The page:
Publication Date

Spring 2015

Degree Type


Degree Name

Master of Science (MS)


Moss Landing Marine Laboratories


Richard M. Starr


biogeography, California Halibut, fecundity, growth, maturity, mortality

Subject Areas

Fisheries and aquatic sciences; Physiology; Biology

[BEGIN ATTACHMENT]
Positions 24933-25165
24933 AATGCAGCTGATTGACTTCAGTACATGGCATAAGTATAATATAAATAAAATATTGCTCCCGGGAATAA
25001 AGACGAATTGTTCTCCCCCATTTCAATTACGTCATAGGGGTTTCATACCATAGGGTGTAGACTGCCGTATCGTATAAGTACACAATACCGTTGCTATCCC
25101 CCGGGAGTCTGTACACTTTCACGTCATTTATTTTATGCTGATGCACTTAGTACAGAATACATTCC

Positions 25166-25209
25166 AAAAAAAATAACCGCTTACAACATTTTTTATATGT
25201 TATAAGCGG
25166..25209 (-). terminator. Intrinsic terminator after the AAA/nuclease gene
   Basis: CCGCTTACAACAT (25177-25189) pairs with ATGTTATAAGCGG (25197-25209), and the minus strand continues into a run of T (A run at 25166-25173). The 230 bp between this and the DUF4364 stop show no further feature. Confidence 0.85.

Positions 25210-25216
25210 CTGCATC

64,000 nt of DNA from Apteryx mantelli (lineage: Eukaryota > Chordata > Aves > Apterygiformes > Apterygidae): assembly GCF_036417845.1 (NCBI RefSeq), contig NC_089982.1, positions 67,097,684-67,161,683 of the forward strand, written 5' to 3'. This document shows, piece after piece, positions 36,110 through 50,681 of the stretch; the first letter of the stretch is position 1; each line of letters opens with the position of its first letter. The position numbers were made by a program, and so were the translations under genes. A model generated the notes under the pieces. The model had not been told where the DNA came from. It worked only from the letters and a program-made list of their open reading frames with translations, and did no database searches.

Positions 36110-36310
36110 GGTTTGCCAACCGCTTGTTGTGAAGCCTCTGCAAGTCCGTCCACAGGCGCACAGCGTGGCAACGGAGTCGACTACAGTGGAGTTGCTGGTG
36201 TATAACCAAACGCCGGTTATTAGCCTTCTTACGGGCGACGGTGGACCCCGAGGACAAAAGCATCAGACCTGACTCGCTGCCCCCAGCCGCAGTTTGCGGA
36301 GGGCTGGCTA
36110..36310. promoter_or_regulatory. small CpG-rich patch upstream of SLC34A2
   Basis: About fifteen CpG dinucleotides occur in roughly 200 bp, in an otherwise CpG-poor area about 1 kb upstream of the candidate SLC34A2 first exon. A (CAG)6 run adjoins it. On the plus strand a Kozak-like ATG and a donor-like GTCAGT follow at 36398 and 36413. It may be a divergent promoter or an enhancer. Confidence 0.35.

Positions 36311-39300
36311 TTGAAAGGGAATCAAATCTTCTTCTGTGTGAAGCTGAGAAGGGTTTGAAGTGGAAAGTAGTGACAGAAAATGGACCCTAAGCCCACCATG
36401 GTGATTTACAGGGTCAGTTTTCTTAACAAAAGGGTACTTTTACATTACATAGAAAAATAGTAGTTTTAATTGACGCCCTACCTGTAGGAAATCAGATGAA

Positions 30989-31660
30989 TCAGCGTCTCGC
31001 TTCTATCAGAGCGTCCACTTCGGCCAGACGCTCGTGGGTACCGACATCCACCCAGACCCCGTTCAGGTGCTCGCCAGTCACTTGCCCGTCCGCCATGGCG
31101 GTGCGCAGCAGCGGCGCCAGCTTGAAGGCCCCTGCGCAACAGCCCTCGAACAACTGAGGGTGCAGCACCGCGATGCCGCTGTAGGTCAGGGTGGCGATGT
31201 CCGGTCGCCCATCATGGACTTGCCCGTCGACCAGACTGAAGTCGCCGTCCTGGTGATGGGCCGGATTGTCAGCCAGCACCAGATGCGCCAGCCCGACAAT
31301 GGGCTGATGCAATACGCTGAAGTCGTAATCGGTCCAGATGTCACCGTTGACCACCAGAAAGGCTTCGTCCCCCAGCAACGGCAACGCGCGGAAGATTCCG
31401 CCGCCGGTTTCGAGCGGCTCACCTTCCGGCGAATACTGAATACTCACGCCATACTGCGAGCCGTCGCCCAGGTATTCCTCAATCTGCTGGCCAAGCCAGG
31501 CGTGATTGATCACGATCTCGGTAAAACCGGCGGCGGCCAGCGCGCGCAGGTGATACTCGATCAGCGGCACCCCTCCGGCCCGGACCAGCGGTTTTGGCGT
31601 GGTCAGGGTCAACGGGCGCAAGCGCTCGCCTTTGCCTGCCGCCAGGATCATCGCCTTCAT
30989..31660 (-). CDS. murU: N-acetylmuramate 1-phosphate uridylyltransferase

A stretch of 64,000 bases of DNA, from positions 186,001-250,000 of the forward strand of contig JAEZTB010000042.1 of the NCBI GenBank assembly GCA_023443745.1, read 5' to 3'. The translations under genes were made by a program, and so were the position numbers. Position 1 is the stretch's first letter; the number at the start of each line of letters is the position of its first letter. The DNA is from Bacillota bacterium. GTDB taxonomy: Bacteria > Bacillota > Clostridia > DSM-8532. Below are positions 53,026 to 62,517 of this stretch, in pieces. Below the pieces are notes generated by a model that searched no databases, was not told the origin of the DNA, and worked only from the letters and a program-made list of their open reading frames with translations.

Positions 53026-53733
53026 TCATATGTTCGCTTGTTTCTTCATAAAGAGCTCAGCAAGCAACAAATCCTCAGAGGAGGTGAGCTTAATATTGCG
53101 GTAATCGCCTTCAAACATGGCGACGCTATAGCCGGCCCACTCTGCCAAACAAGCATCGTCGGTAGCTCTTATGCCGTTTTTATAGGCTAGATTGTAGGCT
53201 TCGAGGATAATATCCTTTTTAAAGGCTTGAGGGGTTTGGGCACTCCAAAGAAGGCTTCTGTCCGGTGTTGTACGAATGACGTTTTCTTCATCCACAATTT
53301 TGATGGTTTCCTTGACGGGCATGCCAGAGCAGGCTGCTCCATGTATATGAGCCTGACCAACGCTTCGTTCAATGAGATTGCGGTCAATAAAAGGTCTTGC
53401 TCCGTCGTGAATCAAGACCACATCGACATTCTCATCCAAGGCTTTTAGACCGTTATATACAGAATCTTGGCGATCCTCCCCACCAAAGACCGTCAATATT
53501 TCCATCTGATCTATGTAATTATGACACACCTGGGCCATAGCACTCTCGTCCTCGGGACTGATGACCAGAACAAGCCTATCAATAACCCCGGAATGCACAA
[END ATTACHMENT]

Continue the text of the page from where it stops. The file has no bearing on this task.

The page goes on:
Differences in key biological processes, such as growth and reproduction, can greatly influence localized population dynamics. Thus, it is important to evaluate intraspecific variation at several spatial scales to better understand biological limitations and develop management plans that maximize fishery sustainability. In 2011, the California Department of Fish and Wildlife (CDFW) conducted its first comprehensive stock assessment for California Halibut, Paralichthys californicus. However, limited life history data were available north of Point Conception. To improve our understanding of central California Halibut biology, 704 fish were collected during 2012 and 2013. Von Bertalanffy growth parameters were estimated at L∞ = 1041 mm and K = 0.25 for females and L∞ = 824 mm and K = 0.22 for males. Catch curve analysis indicated total mortality at 0.32 for females and 0.47 for males. Incidence of spawning females was used to estimate a seasonal spawning duration of 79 d, and temporal variation in gonadosomatic index identified peak spawning activity in July. The gravimetric method was used to estimate batch fecundity for an average-sized female (850 mm) at 6.0 x 105 eggs ± 6.7 x 104 (SE). Batch fecundity was multiplied by a spawning frequency of 25 to approximate seasonal fecundity at 1.4 x 107 eggs ± 1.3 x 106 (SE). When possible, comparisons were made with southern California Halibut using CDFW-collected data or results from the scientific literature. The information presented enhances our knowledge of California Halibut life history and provides region-specific estimates for future stock assessments.